When it comes to fish, prevention is better than treatment. Fish that are well-fed and have a strong immune system are more likely to be able to handle stress (like being moved from the breeder to the wholesaler, store, or customer’s home) and pathogens. There are many substances and raw materials in ready-made food for ornamental fish that boost the immune system. These include stabilized vitamin C, beta-glucan, unsaturated fatty acids, spirulina, Kelp algae, chlorella, probiotics, herbs, and so on. If you want to help aquarium fish’s natural defenses, look for these things in their food formulas.
Stabilized Vitamin C
Stabilized vitamin C is a L-ascorbic acid 2-polyphosphate that can stand up to heat. Vitamin C can help you feel less stressed, boost your immune system, strengthen the walls of your blood vessels, and heal wounds faster.
Fats that are not saturated (UFAs)
Unsaturated fatty acids (UFAs), like long-chain Omega-3 and Omega-6 acids, speed up the healing of tissues, including skin. They help the skin do its job as a barrier and make the building blocks for hormones like prostaglandins and cells that make babies. Fish can make some of the Omega-3 and Omega-6 acids they need from the simple NKT they get in their food. This helps them meet some of their needs. But carnivorous and marine fish should also be given ready-made Omega-3 acids because they can’t make them on their own.
Beta-1,3/1,6-Glucan is a complex sugar made from the walls of yeast cells. It is a natural immune stimulant that works directly on macrophages to make them more able to eat foreign cells and their own cancer cells. In a number of Tropical foods, this ingredient is used as a boost to help keep aquarium fish healthy. Supervit is the most useful because it can be used to feed most aquarium fish. This food comes in flakes, mini flakes, granules, mini granules, chips, and tablets, so you can be sure to find the right form for your fish.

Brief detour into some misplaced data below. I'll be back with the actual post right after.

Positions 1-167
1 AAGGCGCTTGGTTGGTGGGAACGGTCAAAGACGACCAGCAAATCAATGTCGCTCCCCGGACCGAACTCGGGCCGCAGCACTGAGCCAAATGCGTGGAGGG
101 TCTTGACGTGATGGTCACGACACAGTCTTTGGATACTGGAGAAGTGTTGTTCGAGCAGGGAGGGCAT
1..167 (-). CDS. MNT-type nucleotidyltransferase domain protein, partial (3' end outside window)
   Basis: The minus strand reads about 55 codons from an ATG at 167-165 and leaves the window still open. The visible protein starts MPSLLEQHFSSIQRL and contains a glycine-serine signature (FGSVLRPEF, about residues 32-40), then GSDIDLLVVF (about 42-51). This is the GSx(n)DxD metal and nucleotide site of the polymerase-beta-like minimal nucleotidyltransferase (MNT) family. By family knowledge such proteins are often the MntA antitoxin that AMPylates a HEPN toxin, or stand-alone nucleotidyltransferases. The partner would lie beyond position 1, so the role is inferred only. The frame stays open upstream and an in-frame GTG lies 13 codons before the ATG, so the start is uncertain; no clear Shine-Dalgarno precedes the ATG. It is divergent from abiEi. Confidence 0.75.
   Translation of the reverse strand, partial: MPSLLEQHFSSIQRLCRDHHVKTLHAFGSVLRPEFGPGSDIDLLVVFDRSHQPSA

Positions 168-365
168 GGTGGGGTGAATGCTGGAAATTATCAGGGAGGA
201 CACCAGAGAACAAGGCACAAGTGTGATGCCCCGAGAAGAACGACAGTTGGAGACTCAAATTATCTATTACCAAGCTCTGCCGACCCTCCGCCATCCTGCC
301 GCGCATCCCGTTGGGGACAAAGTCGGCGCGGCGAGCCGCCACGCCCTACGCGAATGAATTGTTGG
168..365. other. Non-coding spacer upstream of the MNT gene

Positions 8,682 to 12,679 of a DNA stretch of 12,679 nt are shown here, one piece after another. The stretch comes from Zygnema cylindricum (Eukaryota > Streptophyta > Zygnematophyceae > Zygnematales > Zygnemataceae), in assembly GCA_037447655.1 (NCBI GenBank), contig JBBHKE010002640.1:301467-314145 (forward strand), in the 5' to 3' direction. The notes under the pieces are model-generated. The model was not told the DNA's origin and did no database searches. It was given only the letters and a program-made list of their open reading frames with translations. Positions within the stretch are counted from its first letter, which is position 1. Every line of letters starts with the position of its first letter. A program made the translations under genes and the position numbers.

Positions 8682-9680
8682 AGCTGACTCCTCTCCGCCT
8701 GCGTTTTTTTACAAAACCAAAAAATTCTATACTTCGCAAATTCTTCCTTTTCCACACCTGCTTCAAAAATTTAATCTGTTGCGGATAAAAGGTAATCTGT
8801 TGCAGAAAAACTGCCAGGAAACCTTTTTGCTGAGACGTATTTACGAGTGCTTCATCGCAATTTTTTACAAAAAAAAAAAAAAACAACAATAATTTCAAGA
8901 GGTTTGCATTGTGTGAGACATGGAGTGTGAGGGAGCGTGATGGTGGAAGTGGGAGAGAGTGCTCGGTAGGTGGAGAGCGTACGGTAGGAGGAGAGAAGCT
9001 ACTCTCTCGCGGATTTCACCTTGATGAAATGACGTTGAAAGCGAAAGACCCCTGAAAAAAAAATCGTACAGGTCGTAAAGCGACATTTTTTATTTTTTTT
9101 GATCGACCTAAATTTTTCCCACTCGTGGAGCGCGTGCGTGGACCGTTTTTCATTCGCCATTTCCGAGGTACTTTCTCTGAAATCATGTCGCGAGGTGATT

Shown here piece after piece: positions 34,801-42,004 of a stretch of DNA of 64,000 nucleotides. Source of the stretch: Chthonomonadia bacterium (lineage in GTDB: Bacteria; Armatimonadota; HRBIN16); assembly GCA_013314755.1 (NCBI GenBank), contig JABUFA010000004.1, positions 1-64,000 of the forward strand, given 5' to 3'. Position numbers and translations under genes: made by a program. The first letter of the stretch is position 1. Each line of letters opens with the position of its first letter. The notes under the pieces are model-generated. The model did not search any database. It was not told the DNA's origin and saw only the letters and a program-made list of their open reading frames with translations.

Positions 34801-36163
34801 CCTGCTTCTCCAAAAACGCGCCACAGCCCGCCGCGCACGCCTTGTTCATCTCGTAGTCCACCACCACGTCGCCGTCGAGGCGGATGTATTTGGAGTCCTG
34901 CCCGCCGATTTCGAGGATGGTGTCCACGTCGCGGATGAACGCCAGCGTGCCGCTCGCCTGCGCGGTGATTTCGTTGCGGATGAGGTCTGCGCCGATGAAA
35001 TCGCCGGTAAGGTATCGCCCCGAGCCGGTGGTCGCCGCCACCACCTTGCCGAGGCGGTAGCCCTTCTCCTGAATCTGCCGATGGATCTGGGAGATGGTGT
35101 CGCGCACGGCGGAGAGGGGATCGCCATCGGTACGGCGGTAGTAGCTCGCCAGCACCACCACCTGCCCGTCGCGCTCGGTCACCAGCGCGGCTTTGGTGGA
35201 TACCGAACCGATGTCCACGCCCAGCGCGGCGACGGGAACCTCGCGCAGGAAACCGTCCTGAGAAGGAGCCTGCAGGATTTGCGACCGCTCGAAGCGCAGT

Algae in fish diet
Algae are a source of protein and other important nutrients for ornamental fish. These nutrients are thought to be good for the fish’s health because they improve the fish’s condition, resistance, and coloration. Even though the types of algae vary a lot in how much protein they have and how they are made, they all seem to have all the amino acids that fish need. So, algae are a much more valuable part of a fish’s diet than other plant materials that are used to make protein.
Spirulina (Arthrospira platensis)
Spirulina is the algae that is most often used to feed fish (Arthrospira platensis). At first, the main reason people were interested in spirulina was because its cells have between 62% and 68% protein in them. Compared to the amount of protein in meat (15–25%) or soy (35%), this is a lot. Also, the protein in spirulina is much more valuable than protein from plants, even from legumes. High amounts of pigments like chlorophyll, caretonoids, and phycobilins were also found in Spirulina.